When I was a teenager, I didn't feel like I had an identity at all. I was a bundle of trauma, loneliness, undiagnosed autism and unrealised transness. I barely communicated in the "real world", spending all my time with online communities and friends that spanned a gamut of abusiveness. I "came out of my shell" when I started doing youth theatre. I became more social, began to have an identity in the commonly accepted sense.
I'm exhausted, and I've never felt more motivated in my life. This morning, I taught a group of 10-11-year-old French students who are visiting Bath, and taking classes at my school for just two mornings. We were given prepared materials, but being my stubborn self, I steadfastly insisted on my making my own, with the intention of using Comprehensible Input and TPRS techniques to teach in a scientifically-rigorous way.
Today I discovered a beautiful article by Brandon Taylor titled On Being Queer and Happily Single - Except When I'm Not. It mirrors and contrasts the post I wrote yesterday about loneliness, and it resonated with me a great deal. At the same time, thanks to the machinations of YouTube's suggestion algorithm, I chanced upon Ryuichi Sakamoto, a musician and composer of thoughtful, stirring classical pieces.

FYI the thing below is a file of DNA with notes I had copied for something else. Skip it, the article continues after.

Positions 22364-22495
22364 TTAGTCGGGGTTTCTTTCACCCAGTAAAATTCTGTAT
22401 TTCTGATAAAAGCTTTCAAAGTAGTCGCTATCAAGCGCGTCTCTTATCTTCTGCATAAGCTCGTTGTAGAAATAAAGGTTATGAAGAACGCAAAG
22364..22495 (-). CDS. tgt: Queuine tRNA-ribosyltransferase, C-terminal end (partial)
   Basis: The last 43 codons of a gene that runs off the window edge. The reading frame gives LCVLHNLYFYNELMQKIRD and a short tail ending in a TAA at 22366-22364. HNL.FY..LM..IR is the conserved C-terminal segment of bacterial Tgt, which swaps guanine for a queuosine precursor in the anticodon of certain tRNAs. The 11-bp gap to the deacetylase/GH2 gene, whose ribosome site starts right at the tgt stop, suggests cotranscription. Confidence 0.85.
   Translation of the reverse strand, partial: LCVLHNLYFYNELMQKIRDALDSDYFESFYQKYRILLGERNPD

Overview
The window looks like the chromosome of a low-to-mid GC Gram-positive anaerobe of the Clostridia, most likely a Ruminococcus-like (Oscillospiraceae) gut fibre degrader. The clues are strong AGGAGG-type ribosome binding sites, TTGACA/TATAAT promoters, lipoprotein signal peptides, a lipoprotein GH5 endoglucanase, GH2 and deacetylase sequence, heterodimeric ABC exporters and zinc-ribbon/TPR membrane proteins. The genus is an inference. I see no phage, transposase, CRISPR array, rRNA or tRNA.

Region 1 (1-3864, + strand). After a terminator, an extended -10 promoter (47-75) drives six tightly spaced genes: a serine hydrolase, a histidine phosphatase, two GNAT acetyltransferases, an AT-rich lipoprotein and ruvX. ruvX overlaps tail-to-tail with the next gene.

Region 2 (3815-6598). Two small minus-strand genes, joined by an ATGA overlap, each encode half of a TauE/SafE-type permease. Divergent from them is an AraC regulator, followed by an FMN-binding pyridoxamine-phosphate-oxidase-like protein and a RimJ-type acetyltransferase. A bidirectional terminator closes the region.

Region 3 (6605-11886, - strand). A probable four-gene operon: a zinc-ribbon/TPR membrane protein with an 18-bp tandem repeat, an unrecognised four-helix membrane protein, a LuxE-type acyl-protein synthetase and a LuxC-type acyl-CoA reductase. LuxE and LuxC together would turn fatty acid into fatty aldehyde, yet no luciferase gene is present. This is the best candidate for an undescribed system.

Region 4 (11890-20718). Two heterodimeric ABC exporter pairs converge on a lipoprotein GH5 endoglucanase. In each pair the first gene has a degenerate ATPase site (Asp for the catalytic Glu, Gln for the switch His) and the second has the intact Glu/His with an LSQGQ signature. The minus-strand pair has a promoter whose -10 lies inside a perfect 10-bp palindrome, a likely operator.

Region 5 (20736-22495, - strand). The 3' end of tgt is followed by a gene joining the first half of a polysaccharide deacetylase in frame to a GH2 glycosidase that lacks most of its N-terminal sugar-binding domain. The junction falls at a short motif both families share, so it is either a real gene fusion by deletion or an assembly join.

I'm 26 today. Birthdays have always been intensely loserish for me. There used to be a video of teenage me eating a whole slice of pizza in one mouthful at my friend's birthday party in Pizza Hut. I wanted to start the blog post off with this, but unfortunately it appears to have been deleted off YouTube. So I'll regale you with some past memories instead.
Looking at my blog posts today, it hit me: it's the last day of April. I've been blogging every day all month, as a Camp NaNoWriMo goal, and I've hit it with practically no effort.
After graduating from uni, I spent about a year and a half after uni pursuing writing projects, with the naïve goal of becoming a full-time romance writer within a short span of time. As you can imagine, this didn't quite work out, and I eventually decided that, for the short term, I needed a day job.
I never considered myself an ambitious person, but it's a label others have applied to me. I've always been a project junkie: RPG maker, UTAU, fandubbing, conlanging, NaNoWriMo, Bitsy, vlogging... Heck, once I even started translating The Mencius into Esperanto. This blog and my podcast are just the latest in a long list of Internet-based/derived hobbies. But surely this isn't a sign of ambition? After all, they're pretty niche.